To be fair I don’t use suspension at all so it’s not like I miss that on a drop-barred bike.Posted 1 month ago
Agree. Im my experience with a lot of different bikes and configurations all ridden on gravel the tyres and bars are the things that matter. That choice also dictates the riding I do.Posted 1 month ago
When running flat bars I also favour more technical and slower stuff whereas when I put on drops I tend to favour less technical and faster stuff and tend to keep my head down. That actually became a negative for me as riding easier terrain with head down was less fun so now I use solely flat bars as they are more fun for me.
As for tyres I run a much narrower tyre than most at 29c although I did try up to 43c on bikes that would take them but they felt too much like a mountain bike.Malvern RiderMember
Genesis Vagabond with 2.1s was probably the best ATB I ever had. With a nice lightish wheelset and hydros it would have been even better.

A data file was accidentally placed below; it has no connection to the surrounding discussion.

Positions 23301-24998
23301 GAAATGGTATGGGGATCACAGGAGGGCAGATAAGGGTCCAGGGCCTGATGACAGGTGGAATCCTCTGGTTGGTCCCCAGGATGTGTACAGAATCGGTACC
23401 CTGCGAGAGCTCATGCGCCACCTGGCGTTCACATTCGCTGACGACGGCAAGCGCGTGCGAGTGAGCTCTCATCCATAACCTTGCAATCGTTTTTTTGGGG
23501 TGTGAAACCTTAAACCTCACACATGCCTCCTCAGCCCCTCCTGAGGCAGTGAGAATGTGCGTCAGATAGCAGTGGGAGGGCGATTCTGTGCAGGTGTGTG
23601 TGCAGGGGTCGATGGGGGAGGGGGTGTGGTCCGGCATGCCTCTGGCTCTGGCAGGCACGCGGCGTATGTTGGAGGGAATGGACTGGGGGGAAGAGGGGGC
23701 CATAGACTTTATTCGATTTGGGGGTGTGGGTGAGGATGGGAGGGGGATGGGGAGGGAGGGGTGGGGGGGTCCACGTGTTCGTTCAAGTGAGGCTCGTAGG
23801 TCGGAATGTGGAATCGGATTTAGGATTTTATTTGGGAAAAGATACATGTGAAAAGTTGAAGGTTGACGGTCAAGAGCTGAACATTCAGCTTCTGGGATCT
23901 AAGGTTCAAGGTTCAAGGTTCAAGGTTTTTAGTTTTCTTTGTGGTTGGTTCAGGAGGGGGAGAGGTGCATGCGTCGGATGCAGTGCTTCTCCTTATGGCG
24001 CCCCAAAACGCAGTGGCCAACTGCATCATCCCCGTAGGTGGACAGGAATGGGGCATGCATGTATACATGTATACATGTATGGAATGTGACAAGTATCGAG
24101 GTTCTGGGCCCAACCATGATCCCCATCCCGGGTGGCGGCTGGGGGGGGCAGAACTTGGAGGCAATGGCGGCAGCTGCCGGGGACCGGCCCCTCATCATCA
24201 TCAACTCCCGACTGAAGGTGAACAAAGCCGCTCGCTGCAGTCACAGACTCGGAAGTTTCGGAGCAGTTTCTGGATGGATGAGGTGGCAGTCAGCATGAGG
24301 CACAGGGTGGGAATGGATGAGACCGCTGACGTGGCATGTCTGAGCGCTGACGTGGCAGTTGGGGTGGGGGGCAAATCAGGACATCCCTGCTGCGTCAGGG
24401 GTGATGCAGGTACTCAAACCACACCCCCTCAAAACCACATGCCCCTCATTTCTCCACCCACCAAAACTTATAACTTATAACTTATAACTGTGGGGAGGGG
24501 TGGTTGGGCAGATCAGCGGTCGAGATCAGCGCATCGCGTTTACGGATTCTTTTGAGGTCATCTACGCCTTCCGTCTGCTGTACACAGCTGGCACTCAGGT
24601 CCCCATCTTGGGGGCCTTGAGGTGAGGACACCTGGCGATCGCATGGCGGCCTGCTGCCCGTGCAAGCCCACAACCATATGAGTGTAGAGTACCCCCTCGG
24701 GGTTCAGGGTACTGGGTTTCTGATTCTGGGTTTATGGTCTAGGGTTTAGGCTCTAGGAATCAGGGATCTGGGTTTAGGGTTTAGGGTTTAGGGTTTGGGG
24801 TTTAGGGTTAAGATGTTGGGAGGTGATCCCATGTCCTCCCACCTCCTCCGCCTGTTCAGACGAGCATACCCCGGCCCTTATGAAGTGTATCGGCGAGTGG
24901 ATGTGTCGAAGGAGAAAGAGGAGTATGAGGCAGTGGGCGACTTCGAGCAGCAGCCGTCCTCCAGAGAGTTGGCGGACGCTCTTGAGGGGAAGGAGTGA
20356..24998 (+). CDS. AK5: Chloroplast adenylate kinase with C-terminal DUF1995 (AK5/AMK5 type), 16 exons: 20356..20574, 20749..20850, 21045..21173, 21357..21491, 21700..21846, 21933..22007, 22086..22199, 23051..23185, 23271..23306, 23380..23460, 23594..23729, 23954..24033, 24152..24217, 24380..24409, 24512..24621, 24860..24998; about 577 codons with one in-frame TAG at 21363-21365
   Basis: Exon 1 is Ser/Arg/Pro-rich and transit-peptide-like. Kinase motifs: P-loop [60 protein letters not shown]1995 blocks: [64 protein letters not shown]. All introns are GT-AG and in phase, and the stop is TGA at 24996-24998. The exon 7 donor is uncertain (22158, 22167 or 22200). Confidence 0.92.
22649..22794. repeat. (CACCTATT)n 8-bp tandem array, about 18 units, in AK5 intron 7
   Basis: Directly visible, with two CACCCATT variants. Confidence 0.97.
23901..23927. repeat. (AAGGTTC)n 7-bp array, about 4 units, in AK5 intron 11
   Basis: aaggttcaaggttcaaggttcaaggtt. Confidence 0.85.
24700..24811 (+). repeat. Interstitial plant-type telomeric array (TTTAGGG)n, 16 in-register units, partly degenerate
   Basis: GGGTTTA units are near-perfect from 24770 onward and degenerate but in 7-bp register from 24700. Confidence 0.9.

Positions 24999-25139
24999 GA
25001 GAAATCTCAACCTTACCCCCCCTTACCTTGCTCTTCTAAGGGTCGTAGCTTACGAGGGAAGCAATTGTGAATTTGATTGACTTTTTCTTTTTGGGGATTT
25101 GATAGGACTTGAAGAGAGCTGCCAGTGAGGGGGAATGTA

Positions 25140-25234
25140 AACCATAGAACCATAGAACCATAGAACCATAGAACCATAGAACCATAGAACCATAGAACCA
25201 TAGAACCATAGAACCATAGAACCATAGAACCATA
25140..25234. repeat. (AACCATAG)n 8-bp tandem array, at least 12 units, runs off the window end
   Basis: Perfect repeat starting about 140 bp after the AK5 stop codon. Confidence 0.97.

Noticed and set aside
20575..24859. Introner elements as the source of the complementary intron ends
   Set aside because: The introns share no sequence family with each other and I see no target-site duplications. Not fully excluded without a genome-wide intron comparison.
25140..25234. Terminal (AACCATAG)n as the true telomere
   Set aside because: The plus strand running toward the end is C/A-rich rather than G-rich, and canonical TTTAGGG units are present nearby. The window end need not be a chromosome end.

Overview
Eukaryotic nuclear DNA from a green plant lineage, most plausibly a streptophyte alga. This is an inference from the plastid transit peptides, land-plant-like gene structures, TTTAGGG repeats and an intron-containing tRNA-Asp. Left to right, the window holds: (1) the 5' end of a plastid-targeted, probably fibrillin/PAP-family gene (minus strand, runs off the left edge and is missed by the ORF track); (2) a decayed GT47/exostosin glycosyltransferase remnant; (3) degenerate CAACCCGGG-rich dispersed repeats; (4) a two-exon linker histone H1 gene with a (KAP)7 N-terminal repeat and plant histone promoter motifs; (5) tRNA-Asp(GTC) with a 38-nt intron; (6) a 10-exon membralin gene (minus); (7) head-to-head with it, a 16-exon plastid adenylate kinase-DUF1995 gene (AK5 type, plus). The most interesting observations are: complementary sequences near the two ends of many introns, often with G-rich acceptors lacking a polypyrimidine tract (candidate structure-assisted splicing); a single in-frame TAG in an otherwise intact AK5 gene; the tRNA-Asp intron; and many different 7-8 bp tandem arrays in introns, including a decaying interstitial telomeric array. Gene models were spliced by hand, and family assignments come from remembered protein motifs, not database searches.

Slower on the road than a road (or gravel) bike, slower on rocks and lump trails than even a rigid MTB, yet more explore-y and comfortable than either(IMO) and it completely owned through cracked and cratered back-lanes and access roads. Just flew. Great fire-road climber too. I like that stuff, am a bit weird probably. I’m more of ride-from-the-door/camp and explore kind of cyclist but like to unpack and hit trails also. Typical rides will be vastly mixed.
Am now riding a rigid 29er with 2.2s and loop bars. Feels a little slower nearly everywhere than the Vagabond but can also tackle most trails as opposed to sweating it in the drops on the brakes. Picks up some when switched to (carbon) straights and stubby bar-ends.